Genome Editing (CRISPR/Cas9) in Plant Disease Management: Challenges and Future Prospects
Kallol Das 1, A-B,D,F
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College of Agriculture and Life Sciences, Kyungpook National University, Daegu, South Korea, Korea (South)
Ministry of Food and Agriculture, Plant Protection and Regulatory Services Directorate, Ashanti 23321, Ghana, Ghana
Plant Disease Clinic and Bank of Pathogens, Institute of Plant Protection-National Research Institute, Poznan, Poland, Poland
Rice Farming System Division, Bangladesh Rice Research Institute, Regional Station, Gopalganj, Bangladesh, Bangladesh
Department of Plant Pathology, Sher-e-Bangla Agricultural University, Sher-e-Bangla Nagar, Dhaka-1207, Bangladesh, Bangladesh
A - Research concept and design; B - Collection and/or assembly of data; C - Data analysis and interpretation; D - Writing the article; E - Critical revision of the article; F - Final approval of article
Kallol Das   

College of Agriculture and Life Sciences, Kyungpook National University, Daegu, South Korea, 80, Daehak-ro, 41566, Daegu, Korea (South)
Submission date: 2023-02-21
Acceptance date: 2023-04-05
Online publication date: 2023-04-19
  • • There will be at least 9.8 billion people in the world by 2050, and they will need a steadily increasing amount of food.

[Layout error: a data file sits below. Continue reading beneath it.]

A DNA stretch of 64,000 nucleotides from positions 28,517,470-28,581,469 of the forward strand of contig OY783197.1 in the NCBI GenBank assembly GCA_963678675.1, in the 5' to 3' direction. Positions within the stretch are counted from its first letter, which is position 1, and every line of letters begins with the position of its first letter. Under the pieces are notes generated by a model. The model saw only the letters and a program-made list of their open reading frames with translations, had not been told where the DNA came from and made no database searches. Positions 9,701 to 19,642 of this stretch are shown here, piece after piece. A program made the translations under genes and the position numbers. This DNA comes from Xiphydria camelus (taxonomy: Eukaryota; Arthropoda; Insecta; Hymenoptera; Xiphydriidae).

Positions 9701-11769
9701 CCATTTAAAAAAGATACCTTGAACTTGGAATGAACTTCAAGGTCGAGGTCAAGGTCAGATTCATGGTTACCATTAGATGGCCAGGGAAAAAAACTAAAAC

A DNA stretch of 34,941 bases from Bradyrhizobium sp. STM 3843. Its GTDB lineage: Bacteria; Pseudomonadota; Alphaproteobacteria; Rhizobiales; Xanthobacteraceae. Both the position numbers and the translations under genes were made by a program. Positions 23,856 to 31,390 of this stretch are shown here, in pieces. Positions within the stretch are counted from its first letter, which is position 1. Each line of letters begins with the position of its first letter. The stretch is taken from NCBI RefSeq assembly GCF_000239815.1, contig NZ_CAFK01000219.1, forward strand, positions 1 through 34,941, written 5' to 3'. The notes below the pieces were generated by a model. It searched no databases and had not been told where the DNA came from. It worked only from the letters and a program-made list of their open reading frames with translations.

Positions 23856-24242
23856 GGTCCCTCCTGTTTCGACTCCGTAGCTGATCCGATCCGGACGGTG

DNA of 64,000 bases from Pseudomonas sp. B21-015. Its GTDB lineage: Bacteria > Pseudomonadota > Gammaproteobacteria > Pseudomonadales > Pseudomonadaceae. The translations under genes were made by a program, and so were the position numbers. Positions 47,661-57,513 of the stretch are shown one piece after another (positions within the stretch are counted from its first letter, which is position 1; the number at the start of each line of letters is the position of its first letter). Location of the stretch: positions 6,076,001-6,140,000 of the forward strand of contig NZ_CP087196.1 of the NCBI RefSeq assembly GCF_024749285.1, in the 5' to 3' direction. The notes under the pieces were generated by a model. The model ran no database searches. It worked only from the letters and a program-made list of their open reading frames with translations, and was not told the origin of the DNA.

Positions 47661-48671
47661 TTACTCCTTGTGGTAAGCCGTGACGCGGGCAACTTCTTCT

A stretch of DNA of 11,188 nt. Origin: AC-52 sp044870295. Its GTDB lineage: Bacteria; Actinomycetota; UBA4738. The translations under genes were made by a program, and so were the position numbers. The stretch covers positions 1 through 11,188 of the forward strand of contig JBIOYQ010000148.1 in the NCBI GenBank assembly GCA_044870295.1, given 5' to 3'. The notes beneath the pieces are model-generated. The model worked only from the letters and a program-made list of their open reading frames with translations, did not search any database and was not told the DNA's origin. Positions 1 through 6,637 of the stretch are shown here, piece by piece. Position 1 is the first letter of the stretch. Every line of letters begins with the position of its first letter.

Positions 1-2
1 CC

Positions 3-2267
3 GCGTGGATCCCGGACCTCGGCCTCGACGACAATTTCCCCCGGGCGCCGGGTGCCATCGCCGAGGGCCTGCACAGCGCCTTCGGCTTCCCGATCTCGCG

• • CRISPR/Cas9 gene editing technique in plant pathosystems requires knowledge of its mechanisms and natural systems.
  • • Global researchers developed the CRISPR/Cas9 microbial adaptive immune system.
The field of plant pathology has adopted targeted genome editing technology as one of its most crucial and effective genetic tools. Due to its simplicity, effectiveness, versatility, CRISPR together with CRISPR-associated proteins found in an adaptive immune system of prokaryotes have recently attracted the interest of the scientific world. Plant disease resistance must be genetically improved for sustainable agriculture. Plant biology and biotechnology have been transformed by genome editing, which makes it possible to perform precise and targeted genome modifications. Editing offers a fresh approach by genetically enhancing plant disease resistance and quickening resistance through breeding. It is simpler to plan and implement, has a greater success rate, is more adaptable and less expensive than other genome editing methods. Importantly CRISPR/Cas9 has recently surpassed plant science as well as plant disease. After years of research, scientists are currently modifying and rewriting genomes to create crop plants which are immune to particular pests and diseases. The main topics of this review are current developments in plant protection using CRISPR/Cas9 technology in model plants and commodities in response to viral, fungal, and bacterial infections, as well as potential applications and difficulties of numerous promising CRISPR/Cas9-adapted approaches.
The authors have declared that no conflict of interests exist.